For many years now proponents of China’s endless rise, and its ever expanding real estate sector, point to a stream of workers flowing into cities as the world’s largest rural-to-urban migration unfolds. Stephen Roach, former head of Morgan Stanley Asia and now at Yale makes the argument quite succinctly in an August 29th Project Syndicate article:
“Reports of ghost cities, bridges to nowhere, and empty new airports are fueling concern among Western analysts that an unbalanced Chinese economy cannot rebound as it did in the second half of 2009. . . But the pessimists’ hype overlooks one of the most important drivers of China’s modernization: the greatest urbanization story the world has ever seen.”
He goes on to mention a series of statistics highlighting the increasing flow. As of 2011 over half of China’s population now lives in cities. Both the OECD and consulting firm McKinsey predict the trend to continue well into 2025 – 2030. And because tens of millions continue seeking their fortunes in cities they’ll all need somewhere to live.
“Shanghai Pudong is the classic example of how an “empty” urban construction project in the late 1990’s quickly became a fully occupied urban center, with a population today of roughly 5.5 million. . . China cannot afford to wait to build its new cities. Instead, investment and construction must be aligned with the future influx of urban dwellers. The “ghost city” critique misses this point entirely.”
Concerns however can’t be dismissed so easily.
First and foremost, rural-to-urban migration continuing at the same rate while China was growing at double-digits is highly unlikely. China’s economy has been slowing far faster than most expect and may be hovering closer to 7% rather than 9% for 2012. Peking University’s Michael Pettis predicts slow growth and difficulties in re-balancing over the longer term.
The Pudong example is a bit of a red herring as well. Lying just across the river from Shanghai, one of China’s largest cities and busiest ports, and heavily supported by Beijing’s leaders, Pudong was destined to become heavily populated. Rental rates in Queens, Brooklyn and Jersey City, just across the river from Manhattan were also barely affected by the real estate collapse in the U.S. The exception doesn’t prove the rule.
Does Ordos, or any number of other third and fourth tier urban infrastructure projects hold as much appeal? Probably not. And all of those airports have actual costs associated with their under-use. Banks may be sitting on more debt than they now recognize without landing fees paying back the construction loans taken out by local governments. A heavily state-influenced finance sector may cushion the blow by rolling over or extending those obligations, but these aren’t risk free investments.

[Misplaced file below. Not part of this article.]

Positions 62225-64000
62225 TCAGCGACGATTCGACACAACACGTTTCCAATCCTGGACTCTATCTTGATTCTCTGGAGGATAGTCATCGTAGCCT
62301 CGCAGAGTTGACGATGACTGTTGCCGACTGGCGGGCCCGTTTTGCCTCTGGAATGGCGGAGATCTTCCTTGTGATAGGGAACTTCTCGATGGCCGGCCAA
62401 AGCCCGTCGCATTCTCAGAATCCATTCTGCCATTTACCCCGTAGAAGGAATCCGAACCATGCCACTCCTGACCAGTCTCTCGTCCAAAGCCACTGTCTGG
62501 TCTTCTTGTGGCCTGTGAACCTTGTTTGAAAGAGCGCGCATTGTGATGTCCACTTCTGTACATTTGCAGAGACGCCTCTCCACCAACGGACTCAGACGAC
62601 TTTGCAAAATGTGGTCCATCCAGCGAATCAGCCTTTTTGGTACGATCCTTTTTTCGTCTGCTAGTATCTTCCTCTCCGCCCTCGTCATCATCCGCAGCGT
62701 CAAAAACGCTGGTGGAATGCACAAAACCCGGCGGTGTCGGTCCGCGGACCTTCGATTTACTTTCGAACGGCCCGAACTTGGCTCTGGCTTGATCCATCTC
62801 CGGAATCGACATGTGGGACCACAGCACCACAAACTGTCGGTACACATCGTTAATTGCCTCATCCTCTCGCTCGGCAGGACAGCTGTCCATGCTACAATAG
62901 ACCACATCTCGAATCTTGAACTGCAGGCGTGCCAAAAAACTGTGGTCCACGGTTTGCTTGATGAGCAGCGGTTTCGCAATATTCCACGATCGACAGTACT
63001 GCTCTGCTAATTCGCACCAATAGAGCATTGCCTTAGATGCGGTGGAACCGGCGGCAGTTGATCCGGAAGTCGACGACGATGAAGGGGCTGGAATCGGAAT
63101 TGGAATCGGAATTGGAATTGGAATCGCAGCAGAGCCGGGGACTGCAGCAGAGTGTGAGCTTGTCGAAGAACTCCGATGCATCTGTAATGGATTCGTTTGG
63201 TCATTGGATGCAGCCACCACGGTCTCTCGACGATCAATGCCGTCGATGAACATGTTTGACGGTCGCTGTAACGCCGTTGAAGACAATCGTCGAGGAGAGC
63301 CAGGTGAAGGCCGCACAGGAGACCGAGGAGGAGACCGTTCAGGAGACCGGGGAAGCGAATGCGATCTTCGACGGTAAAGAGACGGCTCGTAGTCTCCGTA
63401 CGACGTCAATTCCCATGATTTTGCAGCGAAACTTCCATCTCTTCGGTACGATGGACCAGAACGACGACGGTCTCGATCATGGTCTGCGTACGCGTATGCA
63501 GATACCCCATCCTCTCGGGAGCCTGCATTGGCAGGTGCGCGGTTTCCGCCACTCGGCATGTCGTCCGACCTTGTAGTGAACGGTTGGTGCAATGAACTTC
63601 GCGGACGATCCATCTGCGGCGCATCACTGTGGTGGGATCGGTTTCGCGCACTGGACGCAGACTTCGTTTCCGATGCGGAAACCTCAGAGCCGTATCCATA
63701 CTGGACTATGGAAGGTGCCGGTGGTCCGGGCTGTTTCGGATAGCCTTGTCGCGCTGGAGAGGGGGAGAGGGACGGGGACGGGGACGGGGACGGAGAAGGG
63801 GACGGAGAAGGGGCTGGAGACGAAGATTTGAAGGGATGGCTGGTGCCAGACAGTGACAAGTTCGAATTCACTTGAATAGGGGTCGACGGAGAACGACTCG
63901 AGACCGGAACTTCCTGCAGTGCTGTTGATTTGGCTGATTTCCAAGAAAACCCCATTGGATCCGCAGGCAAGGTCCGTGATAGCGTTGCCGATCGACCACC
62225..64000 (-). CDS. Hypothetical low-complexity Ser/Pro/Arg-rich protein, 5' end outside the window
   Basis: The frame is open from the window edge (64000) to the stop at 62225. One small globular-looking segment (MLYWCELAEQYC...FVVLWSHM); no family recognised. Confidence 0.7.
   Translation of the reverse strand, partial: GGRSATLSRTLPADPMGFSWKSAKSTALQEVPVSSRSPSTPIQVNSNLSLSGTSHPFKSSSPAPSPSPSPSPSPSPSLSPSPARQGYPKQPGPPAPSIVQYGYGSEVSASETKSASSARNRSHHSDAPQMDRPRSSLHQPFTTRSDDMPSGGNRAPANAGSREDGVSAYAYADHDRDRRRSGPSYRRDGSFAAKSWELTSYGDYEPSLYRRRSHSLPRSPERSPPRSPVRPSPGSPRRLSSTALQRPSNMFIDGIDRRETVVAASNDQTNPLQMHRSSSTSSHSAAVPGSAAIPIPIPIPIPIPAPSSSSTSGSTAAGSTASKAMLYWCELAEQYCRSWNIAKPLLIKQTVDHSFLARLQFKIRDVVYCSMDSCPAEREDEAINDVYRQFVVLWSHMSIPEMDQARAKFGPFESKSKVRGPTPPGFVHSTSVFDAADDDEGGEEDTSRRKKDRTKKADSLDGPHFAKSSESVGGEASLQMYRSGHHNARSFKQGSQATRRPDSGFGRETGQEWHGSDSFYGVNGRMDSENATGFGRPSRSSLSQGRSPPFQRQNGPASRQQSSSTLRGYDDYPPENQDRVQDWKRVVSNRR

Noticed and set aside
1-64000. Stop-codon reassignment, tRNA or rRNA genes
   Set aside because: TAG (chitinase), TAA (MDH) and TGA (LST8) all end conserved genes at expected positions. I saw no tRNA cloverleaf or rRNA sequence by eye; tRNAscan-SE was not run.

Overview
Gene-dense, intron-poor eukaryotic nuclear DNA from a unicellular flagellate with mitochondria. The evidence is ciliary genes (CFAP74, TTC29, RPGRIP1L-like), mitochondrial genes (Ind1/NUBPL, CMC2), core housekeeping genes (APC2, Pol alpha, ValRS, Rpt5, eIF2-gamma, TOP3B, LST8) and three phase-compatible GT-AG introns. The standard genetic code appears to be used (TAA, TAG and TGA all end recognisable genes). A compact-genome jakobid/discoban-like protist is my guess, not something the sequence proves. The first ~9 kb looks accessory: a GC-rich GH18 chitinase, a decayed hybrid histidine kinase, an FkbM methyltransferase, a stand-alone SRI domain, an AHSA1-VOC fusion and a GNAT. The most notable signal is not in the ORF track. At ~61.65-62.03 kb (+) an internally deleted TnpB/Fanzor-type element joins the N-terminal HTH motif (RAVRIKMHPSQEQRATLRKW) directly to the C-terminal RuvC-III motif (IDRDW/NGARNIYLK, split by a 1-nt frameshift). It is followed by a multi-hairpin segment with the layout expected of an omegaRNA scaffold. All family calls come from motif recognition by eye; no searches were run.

Another key assumption: the real estate being built matches the demands of urbanization and not merely investment for choice-deprived wealthy Chinese.
True enough migrants flooding into Chinese cities looking for work need some place to live but the construction and factory workers stay mostly in temporary dorms on site and do not have residency permits to stay in these cities. Others, including newly minted college grads pack into tiny apartments often with 4-6 people per room. They earn barely a living wage and can only dream of someday owning their own place. Far too few affordable housing units were being built prompting the central government to demand an additional 36 million units by 2015.
That goal is proving far harder to implement than decree.
Lucy Hornsby of Reuters reported: “a good portion of what’s being built is already-planned construction re-labeled as affordable housing.” The Peterson Institute’s Nicholas Borst ran a sensitivity analysis estimating how much government funding would be needed to offset a drop in commercial lending. He found that 2011 levels accounted for only 10% of what was needed. The rest was meant to be provided by already cash-strapped local governments.
Local governments apparently aren’t filling the gap.
The China Development Research Foundation (reporting to the State Council, one of China’s highest central government organizations) stated “local governments…neglect the construction of public housing even as they are pushed by the central government to implement public-housing policies,” according to a story by the Wall Street Journal’s Esther Fung.
Corruption degrades officially designated government funding even more. Reuters highlighted China’s National Audit Office report on the misuse of $471 million in 2011 affordable housing funds. And that’s the part they caught.
So who has been buying the new and mostly high-priced apartments that drove the initial real estate boom – those with limited investment choices. And for years real estate had the best returns, which fueled even more development projects and higher prices. The Chinese government then stepped in to cool the market with rules limiting second or third residence ownership and increased minimum down payments.
None of this economic activity was driven by the rural-to-urban migration of mostly poor workers.
The most bullish analyses on China often have more to sell than to explain. As China’s slowdown continues, and hairline fissures begin to widen, expect more uncertainty not less about the perpetual economic growth story.
Photo: Map of China’s plan for nation-wide high-speed rail, Shanghai New Railway Station, 2010.